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Planning for Appropriate Care for the Bariatric Patient

Planning for Appropriate Care for the Bariatric Patient

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Planning for Appropriate Care for the Bariatric Patient

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  1. Planning for Appropriate Care for the Bariatric Patient Robert G. Guest MSPT,Cert. MDT

  2. Bariatric The term bariatric derived from the Greek root baro (weight), suffix - iatr (treatment) and suffix – ic (pertaining to).

  3. Obesity in the U.S.A. 64% adults being obese Numbers are rising from 19.4% in 1997 to 26.6% in 2007 Obesity-attributable medical expenditures estimate in 2003 reached $75 billion

  4. Eating Habits

  5. Life Style

  6. Diagnosis The Body Mass Index is widely accepted as the marker for excess body weight. Waist circumference (associated with central obesity) is another marker

  7. Body Mass Index (BMI) BMI = Weight (Kg)/Height (M2)

  8. Underweight < 20 Healthy Weight 20 - 24.9 Overweight 25 – 29.9 Obese ( Class 1 ) 30 – 34.9 Obese ( Class 2 ) 35 – 40 Morbid Obesity 40+ Body Mass Index Classifications

  9. Health Conditions Related to Morbid Obesity • Type 2 diabetes • Heart disease • High blood pressure • Obstructive sleep apnea • Acid reflux/Gerd • Osteoarthritis • Depression

  10. Infrequency of bariatric admissions Myths & fears Staffing Environment (space consideration) Equipment Maintaining dignified care for the bariatric patient Problems

  11. Bariatric Admission Emergency vs Elective

  12. Guidelines for the Bariatric Admission • Patient assessment • Environmental assessment • Staffing • Equipment assessment • Patient transport • *Discharge Planning

  13. Patient • Present medical condition • Past medical history • Past surgical history • Social history • BMI score or patient’s trunk/pelvic width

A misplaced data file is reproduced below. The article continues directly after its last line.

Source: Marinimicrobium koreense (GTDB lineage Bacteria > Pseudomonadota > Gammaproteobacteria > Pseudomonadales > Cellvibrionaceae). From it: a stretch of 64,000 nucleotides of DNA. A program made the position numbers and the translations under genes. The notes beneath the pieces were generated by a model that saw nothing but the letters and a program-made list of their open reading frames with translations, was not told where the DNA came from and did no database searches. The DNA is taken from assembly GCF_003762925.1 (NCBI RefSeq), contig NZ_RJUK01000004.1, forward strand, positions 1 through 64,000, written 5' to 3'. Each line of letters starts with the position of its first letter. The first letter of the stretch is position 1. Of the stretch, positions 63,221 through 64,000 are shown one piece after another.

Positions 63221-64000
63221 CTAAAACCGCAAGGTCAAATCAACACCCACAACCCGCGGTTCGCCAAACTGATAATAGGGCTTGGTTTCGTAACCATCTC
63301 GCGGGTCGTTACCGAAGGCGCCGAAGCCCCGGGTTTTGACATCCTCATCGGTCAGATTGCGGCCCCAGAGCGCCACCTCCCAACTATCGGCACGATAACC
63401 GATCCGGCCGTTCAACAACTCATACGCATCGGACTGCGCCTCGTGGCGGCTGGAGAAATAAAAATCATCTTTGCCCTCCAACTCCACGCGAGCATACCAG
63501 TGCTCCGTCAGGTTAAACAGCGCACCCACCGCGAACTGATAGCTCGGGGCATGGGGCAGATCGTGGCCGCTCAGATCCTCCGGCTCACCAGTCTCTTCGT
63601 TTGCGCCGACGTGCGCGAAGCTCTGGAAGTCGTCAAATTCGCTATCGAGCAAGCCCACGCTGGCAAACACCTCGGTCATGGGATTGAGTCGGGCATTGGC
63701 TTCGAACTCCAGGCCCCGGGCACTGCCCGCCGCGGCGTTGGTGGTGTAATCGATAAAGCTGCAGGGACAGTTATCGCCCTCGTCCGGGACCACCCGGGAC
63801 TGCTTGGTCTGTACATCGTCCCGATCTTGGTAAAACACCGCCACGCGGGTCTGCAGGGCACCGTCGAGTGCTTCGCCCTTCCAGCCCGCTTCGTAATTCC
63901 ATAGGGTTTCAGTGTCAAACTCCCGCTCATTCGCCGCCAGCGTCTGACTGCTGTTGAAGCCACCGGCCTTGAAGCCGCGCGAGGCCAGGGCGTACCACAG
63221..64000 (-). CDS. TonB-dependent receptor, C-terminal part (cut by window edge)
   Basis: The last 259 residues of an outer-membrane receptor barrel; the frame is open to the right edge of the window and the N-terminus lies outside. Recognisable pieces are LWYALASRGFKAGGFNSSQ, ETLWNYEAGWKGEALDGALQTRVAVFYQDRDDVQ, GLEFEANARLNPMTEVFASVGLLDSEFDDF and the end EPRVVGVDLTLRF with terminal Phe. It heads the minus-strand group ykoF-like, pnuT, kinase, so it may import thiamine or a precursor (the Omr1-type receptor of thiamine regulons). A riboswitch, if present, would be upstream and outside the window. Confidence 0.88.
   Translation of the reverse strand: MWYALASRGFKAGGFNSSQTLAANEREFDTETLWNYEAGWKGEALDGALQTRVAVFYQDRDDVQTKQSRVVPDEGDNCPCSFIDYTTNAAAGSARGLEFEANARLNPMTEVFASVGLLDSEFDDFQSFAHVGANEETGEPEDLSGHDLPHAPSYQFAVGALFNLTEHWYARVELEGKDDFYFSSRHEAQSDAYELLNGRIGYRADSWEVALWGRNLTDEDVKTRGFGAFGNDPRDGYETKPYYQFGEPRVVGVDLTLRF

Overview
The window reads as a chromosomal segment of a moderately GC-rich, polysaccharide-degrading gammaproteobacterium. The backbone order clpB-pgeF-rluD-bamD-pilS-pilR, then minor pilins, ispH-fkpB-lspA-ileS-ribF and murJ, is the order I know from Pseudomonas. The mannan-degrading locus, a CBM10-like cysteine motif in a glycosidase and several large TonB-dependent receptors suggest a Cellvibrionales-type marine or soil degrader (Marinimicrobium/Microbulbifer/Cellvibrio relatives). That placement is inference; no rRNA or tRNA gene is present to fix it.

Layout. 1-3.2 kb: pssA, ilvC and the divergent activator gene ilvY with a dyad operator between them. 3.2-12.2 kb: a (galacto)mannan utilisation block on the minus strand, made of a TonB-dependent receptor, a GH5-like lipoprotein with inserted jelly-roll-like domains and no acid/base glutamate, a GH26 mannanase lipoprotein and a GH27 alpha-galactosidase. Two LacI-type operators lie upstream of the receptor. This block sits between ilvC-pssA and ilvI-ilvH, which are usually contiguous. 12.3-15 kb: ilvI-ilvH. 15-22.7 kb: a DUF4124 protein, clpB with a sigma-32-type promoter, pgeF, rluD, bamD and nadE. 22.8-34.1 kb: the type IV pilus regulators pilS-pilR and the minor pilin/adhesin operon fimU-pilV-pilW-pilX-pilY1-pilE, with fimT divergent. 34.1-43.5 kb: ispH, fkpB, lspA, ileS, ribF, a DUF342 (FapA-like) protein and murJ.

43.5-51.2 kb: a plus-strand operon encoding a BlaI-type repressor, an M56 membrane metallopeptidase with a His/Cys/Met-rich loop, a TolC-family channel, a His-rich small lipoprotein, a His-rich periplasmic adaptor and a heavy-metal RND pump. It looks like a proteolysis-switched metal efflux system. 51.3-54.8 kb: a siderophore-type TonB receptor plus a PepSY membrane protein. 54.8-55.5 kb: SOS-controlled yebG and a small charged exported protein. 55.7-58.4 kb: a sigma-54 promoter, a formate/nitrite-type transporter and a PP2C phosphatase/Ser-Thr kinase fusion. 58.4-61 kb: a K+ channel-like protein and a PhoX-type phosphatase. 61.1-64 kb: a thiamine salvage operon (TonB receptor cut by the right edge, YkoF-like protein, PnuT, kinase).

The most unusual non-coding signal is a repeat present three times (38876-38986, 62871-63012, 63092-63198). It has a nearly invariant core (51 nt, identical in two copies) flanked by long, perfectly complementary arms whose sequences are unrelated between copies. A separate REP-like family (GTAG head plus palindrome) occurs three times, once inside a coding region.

14. Body Shape

  15. Environment • Know the measurements of doorways • Arrange the room prior to the patient’s arrival • Allow room for equipment, staff and furniture (if possible) * Designated bariatric suite or private room

  16. Emergency Department

  17. Staff • Appropriate staffing (teamwork) • Education (patient and equipment) • Communication (lift documentation tool) • Maintain handling tasks in a safe and dignified manner

  18. Equipment • Each unit should be aware of the standard weight limit for their equipment i.e. beds, chairs, wheelchairs, gurneys, mechanical lifts and treatment tables • Use the proper equipment based on the patient’s weight, height and shape • Choose the least physically demanding device to promote safety

  19. Equipment • Bed • Mechanical lifts (floor vs.ceiling) • Non-friction sheets & Air assistive device • Turn & position sheets/straps • Commode & bedpan • Chair, wheelchair & shower chair • Blood pressure cuff & abdominal binders • ID wristbands, gowns, slippers & linen

  20. Bariatric Bed Accessories?

  21. Owning vs.Renting Equipment • Based on number of bariatric admissions • Rental costs • Space needed to store the equipment

  22. Patient Transport • Map out routes • Know the doorway and elevator widths • Know the number of staff needed for the transport • Communication amongst departments i.e. scheduling for a diagnostic procedure • Have the appropriate equipment available for transport & transfers

  23. Starts day one on admission Compose & maintain a list of resources ie. healthcare facilities, transportation co., & community services available Inter-departmental, patient and family conferencing Transport requirements and standard weight limit of equipment Return rental equipment immediately after discharge Discharge

  24. Establish Bariatric Task Force Goal: -Provide a safe environment of care for both the bariatric patient and healthcare worker.

  25. Bariatric Task Force Members • Administration • Nursing (licensed & unlicensed) • Rehabilitation PT/OT • Plant Operations/ Bio-Medical department • Laundry • Purchasing

  26. Emergency vs. Elective Bariatric Admission • Design a pathway flow chart • Include patient, environment, staff, equipment, & transport guidelines • Pathway ends with safe discharge